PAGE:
|5. Oklahoma Sooners||2.79|
|6. Clemson Tigers||2.57|
No quarterback has recorded a higher PFF grade or WAA total in a single season than Burrow, and the Tigers will have to replace the eventual first-overall pick. Four-star 2017 recruit Myles Brennan will likely be the Tigers' starter, and he saw only 44 dropbacks in blowouts this past season. Not to mention, they’ll have to replace first-round talents Kristian Fulton (CB) and Grant Delpit (S), as well as wide receiver Justin Jefferson — who had an absurd amount of production. They do, though, return the most valuable non-quarterback and the number one returning defensive back in college football in Derek Stingley Jr., as well as the number one returning wide receiver in Ja’Marr Chase. They’ll still have a talented team, but the quarterback position is too murky for them to be in the top five.
7. Oklahoma Sooners
With Jalen Hurts out, 2019 No. 1 quarterback recruit Spencer Rattler (likely) steps in. He’ll luckily be behind an offensive line that returns five of its six main members and allowed minimal quick pressure and have plenty of weapons at his disposal. Oklahoma landed graduate transfer Theo Howard, who didn’t drop a single one of his 68 targets in his last collegiate season and is destined to see numerous downfield opportunities. Charleston Rambo is among the top 25 returning wide receivers and can attack the middle of the field like a champ. Not to mention, the Sooners have three of the top 25 running backs on their roster.
8. Washington Huskies
Cornerbacks Elijah Molden and Trent McDuffie highlight the 2020 Washington squad, ranking third and 11th, respectively, among returning defensive backs. Molden has locked down the slot the past two seasons, producing a two-year PFF grade at that alignment that ranks second. As a true freshman in 2019, McDuffie impressed in coverage on the rare plays he was tested deep by allowing just one 20-plus yard catch on eight such targets. He missed only one tackle on 45 attempts and can hit with some great power.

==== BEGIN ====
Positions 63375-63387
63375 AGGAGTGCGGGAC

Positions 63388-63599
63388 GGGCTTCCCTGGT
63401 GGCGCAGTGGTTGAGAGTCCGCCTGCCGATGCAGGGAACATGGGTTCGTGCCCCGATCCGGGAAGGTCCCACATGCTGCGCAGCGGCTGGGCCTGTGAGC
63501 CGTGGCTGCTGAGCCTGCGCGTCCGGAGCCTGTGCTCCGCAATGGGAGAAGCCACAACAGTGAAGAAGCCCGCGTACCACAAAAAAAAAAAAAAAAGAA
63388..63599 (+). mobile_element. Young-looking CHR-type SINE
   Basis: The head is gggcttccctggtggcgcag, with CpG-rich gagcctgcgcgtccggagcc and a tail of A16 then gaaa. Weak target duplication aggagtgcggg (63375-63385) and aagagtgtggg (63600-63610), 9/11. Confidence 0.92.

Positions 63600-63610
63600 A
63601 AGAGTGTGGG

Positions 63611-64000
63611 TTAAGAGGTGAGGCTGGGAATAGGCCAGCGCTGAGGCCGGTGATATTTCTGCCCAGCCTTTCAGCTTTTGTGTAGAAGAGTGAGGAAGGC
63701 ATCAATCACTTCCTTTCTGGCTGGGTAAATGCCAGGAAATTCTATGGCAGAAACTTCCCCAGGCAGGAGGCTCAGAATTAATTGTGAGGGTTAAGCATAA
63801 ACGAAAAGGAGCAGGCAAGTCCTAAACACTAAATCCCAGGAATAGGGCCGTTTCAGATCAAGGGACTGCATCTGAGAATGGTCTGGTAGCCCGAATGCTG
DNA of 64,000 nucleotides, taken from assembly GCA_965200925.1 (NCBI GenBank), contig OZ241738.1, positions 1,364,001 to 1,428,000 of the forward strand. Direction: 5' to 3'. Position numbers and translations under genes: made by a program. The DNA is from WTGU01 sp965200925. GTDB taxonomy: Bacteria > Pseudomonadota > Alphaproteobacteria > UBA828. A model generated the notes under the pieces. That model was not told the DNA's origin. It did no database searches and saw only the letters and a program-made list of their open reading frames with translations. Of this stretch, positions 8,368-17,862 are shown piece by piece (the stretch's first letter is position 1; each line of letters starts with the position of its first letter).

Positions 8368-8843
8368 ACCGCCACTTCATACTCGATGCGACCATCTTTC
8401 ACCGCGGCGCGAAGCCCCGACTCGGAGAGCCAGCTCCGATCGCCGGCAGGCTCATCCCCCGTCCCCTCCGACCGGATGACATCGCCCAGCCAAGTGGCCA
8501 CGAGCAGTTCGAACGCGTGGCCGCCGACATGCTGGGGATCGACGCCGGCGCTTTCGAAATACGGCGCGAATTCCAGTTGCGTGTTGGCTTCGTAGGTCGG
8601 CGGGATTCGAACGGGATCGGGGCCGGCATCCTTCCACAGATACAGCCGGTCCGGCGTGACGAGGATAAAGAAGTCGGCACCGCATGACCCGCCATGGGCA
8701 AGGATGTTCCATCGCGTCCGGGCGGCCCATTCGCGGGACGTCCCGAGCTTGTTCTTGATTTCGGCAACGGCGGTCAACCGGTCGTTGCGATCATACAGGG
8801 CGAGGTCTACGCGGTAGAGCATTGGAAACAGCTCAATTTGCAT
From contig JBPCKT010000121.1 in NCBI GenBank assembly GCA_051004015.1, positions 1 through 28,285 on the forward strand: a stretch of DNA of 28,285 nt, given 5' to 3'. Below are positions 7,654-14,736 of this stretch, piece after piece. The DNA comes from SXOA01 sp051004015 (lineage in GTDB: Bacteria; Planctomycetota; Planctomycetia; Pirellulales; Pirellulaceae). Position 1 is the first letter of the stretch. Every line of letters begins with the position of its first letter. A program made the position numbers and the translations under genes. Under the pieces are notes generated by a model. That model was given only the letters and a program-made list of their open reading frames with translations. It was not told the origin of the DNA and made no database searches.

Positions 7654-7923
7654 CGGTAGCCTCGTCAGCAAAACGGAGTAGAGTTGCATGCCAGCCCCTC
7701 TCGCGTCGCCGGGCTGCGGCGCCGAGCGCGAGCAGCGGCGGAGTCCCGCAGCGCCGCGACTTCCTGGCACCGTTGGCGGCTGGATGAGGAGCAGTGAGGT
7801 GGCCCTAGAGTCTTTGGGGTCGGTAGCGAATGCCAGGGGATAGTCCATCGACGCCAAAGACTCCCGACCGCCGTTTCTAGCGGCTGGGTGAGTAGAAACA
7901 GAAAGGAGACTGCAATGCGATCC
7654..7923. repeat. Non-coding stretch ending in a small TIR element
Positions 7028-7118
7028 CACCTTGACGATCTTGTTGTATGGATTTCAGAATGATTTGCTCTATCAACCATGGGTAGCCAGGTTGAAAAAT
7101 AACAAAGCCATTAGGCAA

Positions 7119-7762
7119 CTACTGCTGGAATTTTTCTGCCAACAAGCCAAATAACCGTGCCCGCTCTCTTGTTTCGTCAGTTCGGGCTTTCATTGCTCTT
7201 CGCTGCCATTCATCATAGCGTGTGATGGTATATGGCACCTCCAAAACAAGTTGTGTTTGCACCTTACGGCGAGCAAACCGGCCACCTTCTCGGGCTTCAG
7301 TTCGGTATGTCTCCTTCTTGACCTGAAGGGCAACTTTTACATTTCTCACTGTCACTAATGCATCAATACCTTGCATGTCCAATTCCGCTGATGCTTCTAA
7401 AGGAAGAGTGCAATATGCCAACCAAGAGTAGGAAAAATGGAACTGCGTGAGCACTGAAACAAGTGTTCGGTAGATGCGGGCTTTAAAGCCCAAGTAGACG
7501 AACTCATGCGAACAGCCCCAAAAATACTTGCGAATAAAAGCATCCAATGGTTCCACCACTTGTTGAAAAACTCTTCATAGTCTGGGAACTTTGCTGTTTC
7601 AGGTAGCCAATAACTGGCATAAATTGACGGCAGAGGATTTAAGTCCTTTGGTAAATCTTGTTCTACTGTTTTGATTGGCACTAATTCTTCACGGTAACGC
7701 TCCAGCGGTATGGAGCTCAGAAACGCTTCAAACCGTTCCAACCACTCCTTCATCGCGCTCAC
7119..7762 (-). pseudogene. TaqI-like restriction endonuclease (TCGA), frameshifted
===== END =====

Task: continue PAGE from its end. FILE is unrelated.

9. Notre Dame Fighting Irish
There’s still a lot of room for improvement for Irish quarterback Ian Book. The stat book will show he threw 34 touchdowns and just six interceptions, but it’s important to put these things into context. Against Power-5 competition, Book had just a 67.6 passing grade while producing 13 big-time throws and 13 turnover-worthy plays. Against non-Power-5 competition, Book had a 92.5 passing grade while producing nine big-time throws and one turnover-worthy play. His pocket presence is poor, but luckily he’ll be behind an offensive line that returns four starters who all are featured in the top 30 returning linemen. If Book progresses in 2020, the Irish can easily creep up the rankings. They’ll also have one of the best young defensive backs in Kyle Hamilton, who impressed in his true freshman campaign by producing an 89.8 coverage grade.
Notre Dame's Kyle Hamilton had more interceptions plus pass breakups (9) than catches allowed (7) as a true freshman.
— Anthony Treash (@PFF_Anthony) January 17, 2020
10. Wisconsin Badgers
Wisconsin loses four of its most valuable players in Jonathan Taylor, Zack Baun, Chris Orr and Quintez Cephus to the NFL but has a consistent roster from top to bottom that lands the team at No. 10. Safety Eric Burrell is the best returning talent in 2020 — he had a two-year PFF coverage grade among the 10 best at his position and allowed just a 32.4 passer rating in that stretch.
11. Minnesota Golden Gophers